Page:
On Wednesday, VoIPshield Laboratories, the research division of VoIPshield Systems Inc., said it has discovered more than 100 design or implementation flaws that hackers can exploit. Possible extortion includes service outages, spying on call recording or stealing customer information, VoIPShield said.
And while VoIPshield announced its findings today, it alerted vendors to those results earlier this year. Avaya, Cisco and Nortel have since worked with VoIPshield to re-create and fix the vulnerabilities; Cisco already has a couple of patches available.
It’s important to address IP telephony security issues now, said Lawrence Orans, research director for networking and communications equipment at Gartner Research.
“The limited number of high-profile attacks against IP telephony has lulled most chief information security officers and voice/data managers into a false sense of security, with the result that most do not have adequate protection for their converged networks,” Orans said.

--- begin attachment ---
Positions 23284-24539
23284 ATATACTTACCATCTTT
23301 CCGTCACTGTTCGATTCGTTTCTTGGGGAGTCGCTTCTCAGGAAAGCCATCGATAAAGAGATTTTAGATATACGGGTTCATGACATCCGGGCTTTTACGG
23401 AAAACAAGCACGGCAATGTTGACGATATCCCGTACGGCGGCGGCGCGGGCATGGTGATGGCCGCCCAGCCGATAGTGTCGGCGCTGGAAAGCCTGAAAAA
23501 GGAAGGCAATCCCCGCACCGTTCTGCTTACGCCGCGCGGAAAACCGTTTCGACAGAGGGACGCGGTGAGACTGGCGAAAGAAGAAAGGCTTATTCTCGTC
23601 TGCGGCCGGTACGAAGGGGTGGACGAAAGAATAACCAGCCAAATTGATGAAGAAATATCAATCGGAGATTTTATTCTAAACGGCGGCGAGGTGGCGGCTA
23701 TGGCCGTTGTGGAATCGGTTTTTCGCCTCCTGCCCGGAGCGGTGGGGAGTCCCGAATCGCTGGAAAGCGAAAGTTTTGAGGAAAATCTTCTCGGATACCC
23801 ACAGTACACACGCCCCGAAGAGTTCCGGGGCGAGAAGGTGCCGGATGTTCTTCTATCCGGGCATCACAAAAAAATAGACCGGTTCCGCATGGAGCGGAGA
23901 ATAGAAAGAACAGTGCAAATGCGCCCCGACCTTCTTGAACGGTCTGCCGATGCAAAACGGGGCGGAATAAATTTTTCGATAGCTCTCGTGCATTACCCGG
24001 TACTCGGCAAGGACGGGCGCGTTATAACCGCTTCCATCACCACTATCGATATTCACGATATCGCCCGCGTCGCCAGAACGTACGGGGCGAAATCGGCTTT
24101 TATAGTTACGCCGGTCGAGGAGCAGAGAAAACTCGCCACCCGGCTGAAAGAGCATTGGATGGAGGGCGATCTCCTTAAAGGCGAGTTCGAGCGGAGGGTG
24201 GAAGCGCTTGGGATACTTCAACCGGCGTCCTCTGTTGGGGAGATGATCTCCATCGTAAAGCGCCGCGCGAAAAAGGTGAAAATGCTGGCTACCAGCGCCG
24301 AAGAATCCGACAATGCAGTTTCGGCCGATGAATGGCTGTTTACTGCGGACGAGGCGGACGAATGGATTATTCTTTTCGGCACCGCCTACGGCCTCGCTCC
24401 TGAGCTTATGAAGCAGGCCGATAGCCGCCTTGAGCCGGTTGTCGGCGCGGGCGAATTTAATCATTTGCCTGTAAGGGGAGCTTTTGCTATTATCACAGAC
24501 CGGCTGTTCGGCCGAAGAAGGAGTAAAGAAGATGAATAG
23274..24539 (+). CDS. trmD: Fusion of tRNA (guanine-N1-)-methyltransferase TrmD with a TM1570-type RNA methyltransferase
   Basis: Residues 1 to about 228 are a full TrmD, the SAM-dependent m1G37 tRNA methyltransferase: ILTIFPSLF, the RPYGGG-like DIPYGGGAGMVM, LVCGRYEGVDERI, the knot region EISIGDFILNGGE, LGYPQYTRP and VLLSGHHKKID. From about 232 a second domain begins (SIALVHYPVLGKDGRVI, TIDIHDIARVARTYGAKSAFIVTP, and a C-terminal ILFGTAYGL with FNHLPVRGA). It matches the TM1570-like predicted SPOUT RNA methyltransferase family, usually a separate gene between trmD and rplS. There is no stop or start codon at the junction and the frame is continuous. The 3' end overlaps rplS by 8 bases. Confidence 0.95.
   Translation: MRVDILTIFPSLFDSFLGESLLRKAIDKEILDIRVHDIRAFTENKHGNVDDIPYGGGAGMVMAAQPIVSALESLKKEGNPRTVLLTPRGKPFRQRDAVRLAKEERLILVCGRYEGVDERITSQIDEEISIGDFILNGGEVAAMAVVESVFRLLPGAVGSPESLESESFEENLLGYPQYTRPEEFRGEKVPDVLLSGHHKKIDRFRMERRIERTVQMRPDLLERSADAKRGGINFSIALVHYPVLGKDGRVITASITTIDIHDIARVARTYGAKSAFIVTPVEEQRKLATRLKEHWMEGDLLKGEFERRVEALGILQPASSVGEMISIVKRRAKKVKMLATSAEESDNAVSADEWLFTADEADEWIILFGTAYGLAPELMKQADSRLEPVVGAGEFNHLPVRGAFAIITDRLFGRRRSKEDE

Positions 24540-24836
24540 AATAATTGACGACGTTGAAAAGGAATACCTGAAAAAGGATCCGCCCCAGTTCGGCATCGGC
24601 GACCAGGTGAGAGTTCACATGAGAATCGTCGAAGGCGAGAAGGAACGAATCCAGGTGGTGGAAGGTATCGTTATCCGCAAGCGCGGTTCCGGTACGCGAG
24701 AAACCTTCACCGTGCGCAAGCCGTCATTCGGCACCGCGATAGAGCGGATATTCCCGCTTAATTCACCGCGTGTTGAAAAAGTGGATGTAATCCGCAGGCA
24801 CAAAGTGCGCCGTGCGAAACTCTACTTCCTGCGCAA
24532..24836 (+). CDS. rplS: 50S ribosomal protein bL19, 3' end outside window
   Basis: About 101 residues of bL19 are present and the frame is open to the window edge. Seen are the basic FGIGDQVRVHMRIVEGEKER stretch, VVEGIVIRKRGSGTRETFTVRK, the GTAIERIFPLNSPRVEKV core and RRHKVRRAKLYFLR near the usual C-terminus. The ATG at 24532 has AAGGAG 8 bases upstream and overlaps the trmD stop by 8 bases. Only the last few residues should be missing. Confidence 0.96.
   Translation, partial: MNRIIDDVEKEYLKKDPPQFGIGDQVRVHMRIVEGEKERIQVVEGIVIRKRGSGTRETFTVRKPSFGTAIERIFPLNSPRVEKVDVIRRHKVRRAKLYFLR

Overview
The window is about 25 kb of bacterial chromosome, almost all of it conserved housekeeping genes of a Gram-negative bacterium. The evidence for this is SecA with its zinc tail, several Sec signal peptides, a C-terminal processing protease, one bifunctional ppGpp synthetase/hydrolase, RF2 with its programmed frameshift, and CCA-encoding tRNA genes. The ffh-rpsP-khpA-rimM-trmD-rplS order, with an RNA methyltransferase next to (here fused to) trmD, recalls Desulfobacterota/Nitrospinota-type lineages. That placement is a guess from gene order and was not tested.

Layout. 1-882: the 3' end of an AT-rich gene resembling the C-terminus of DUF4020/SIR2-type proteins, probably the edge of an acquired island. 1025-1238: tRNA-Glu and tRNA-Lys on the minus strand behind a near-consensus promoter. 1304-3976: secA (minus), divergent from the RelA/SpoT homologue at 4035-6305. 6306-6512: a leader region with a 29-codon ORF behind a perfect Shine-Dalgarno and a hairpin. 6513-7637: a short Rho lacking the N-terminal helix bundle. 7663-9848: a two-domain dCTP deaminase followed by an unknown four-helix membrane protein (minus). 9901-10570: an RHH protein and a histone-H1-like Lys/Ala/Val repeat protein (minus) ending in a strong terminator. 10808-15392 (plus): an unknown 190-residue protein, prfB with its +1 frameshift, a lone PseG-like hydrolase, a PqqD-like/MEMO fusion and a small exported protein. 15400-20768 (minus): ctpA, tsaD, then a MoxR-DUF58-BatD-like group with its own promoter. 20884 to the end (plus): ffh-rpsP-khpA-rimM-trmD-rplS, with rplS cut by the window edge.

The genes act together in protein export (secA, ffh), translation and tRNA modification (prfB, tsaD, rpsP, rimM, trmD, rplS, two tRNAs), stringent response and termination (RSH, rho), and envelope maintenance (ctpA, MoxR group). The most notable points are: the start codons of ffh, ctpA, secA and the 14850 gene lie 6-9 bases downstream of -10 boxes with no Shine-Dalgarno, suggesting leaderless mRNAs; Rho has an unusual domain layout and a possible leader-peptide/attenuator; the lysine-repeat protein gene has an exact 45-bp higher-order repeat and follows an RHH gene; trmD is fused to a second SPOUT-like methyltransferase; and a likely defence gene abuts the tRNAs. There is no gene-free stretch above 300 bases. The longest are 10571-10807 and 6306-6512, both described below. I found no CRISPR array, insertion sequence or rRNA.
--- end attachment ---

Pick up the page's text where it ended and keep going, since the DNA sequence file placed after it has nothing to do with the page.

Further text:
“Now is the time to start planning a protection strategy, while the hacking community is still learning about VoIP, not after the attacks begin,” said Rick Dalmazzi, president and CEO of VoIPshield.
VoIPshield chose to study Avaya, Cisco and Nortel for its first assessment because those vendors hold the most market share in North America. However, VoIPshield plans to expand its coverage to companies including Microsoft Corp., a recent enterprise VoIP entrant.
The three-year-old VoIPshield also develops products such as vulnerability assessment based on its research. It further sells those products through authorized partners.
The list of vulnerabilities, with severity ratings and vendor responses, is available on VoIPshield’s Web site under the Research tab.
Security and UCaaS and SD-WAN, the triple-headed monster, dominated the news last week. https://t.co/Yoq7yrjhkf
October 19 2018 @ 21:53:25 UTC